Rising temperatures on Spain’s Costa del Sol and Costa Blanca will have NO affect on the spread of Covid-19, new study claims

Temperatures are expected to reach a whopping 41 degrees on Monday across parts of Andalucia. CREDIT: Shutterstock .

Rising temperatures on Spain’s Costa del Sol and Costa Blanca will have NO affect on the spread of Covid-19, a new Canadian study of 144 regions claims.

COUNTRIES with temperatures of 31.2 degrees Celsius or more were analysed, along with areas of Canada at the opposite extreme, with averages of -10.3, and it was found ‘Covid-19 transmission will not subside with high temperatures.’

Researchers concluded the only thing that has been proven to be effective are physical distancing measures.

Professor of Epidemiology and Medicine at the University of Toronto and lead author of the study, Peter Jüni, said of the theory favoured by US President Donald Trump that Covid-19 would disappear with the rise in temperatures, “there is no such thing.”

According to the study, published in the Canadian Medical Association Journal (CMAJ), the reality is that after studying what happened in 144 regions around the world with more than 375,000 cases of Covid-19 as of March 27, the data supports that high temperatures have no affect on the transmission and spread of the disease.

In an interview with Efe, Jüni said it’s not true that Covid-19 will behave like the flu or traditional colds, which largely disappear in the warmer months, and warned against reopening schools prematurely to avoid a reversal in the fight against the new coronavirus.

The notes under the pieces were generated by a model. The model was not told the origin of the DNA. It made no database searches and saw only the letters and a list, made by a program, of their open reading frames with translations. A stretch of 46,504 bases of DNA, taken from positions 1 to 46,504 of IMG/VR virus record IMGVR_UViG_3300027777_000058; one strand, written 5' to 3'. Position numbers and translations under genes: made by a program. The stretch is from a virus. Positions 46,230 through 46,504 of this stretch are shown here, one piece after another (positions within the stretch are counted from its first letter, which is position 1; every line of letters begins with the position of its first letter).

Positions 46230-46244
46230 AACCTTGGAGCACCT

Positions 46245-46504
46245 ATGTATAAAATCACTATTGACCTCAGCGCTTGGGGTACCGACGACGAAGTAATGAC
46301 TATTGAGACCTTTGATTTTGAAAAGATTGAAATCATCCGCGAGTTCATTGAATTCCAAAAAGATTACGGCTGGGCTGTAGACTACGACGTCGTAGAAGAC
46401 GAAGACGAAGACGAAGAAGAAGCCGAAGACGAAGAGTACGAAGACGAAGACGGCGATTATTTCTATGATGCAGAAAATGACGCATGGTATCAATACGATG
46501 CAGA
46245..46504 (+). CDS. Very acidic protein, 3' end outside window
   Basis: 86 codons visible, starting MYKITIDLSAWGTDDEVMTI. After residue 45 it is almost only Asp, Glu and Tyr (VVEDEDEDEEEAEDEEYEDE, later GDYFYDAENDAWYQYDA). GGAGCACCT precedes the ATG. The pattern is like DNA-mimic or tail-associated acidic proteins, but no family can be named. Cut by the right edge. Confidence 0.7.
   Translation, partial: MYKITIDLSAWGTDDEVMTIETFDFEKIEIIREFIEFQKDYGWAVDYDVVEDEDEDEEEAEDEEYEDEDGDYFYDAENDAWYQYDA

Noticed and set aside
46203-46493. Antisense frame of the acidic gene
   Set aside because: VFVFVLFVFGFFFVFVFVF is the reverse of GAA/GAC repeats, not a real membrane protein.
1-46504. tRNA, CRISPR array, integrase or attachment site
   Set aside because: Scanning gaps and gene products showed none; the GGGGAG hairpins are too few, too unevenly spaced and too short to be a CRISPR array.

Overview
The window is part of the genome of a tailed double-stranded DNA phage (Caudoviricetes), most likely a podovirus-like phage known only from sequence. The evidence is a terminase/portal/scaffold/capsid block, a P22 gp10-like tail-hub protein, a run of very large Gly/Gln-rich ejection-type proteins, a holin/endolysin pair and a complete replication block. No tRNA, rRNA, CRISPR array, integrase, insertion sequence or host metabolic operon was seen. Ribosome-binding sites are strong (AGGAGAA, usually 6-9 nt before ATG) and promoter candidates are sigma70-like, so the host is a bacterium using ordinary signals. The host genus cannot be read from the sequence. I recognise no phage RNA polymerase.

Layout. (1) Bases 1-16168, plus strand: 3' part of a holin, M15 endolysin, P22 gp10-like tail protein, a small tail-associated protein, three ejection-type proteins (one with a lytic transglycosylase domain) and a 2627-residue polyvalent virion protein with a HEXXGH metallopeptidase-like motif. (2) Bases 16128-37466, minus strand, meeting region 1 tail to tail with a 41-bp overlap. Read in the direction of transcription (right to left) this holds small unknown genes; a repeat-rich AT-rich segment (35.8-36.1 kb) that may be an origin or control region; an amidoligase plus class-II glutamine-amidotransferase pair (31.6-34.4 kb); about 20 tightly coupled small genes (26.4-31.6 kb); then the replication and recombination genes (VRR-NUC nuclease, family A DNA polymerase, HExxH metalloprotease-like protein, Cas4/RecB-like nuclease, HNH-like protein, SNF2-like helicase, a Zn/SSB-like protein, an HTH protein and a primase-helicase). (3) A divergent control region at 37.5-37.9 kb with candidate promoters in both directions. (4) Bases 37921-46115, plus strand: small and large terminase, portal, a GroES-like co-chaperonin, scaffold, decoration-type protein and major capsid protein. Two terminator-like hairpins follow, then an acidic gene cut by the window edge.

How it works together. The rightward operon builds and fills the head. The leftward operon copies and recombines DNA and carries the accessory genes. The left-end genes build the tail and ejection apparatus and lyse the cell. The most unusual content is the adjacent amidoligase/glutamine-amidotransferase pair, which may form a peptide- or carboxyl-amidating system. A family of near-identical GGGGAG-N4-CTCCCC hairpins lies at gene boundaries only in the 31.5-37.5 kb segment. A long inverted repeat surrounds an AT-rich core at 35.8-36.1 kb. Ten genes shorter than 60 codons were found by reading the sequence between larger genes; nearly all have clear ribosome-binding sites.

Jüni said the main difference between the influenza virus and the Covid-19 is that the latter does not appear to require favourable conditions for transmission.

He said that “maybe humidity will do something,” but the effect would be very small and “won’t be enough to slow down the epidemic during the summer.”

“The coronavirus does not need favourable conditions. We wished there was some sign, which was seen in a pilot programme, but when rigorous methods are actually used, that sign disappears.”

Jüni said that “unfortunately we are very confident that our results are true: the temperature or the climate will have no effect.”

With regards to reopening schools “prematurely,” Jüni said what researchers did find is that the variation in infections between countries is explained by the interventions of health authorities, such as school closures, prevention of large concentrations and measures of physical distancing between people.

He said “the problem in Spain is that this happened when the spring started and people went out more, that’s why the prevention of large concentrations is so important.

“Spain was one of those unfortunate countries where the weather was a little too nice when this happened,” he adding, warning against reopening schools in the hope that the use of masks will be enough to eliminate the transmission of the virus.

He concluded “we don’t know if masks in the general population, and especially among children, will work.”

Author badge placeholder
Written by

Tara Rippin

Tara Rippin is a reporter for Spain’s largest English-speaking newspaper, Euro Weekly News, and is responsible for the Costa Blanca region.
She has been in journalism for more than 20 years, having worked for local newspapers in the Midlands, UK, before relocating to Spain in 1990.
Since arriving, the mother-of-one has made her home on the Costa Blanca, while spending 18 months at the EWN head office in Fuengirola on the Costa del Sol.
She loves being part of a community that has a wonderful expat and Spanish mix, and strives to bring the latest and most relevant news to EWN’s loyal and valued readers.

Share your story with us by emailing newsdesk@euroweeklynews.com, by calling +34 951 38 61 61 or by messaging our Facebook page www.facebook.com/EuroWeeklyNews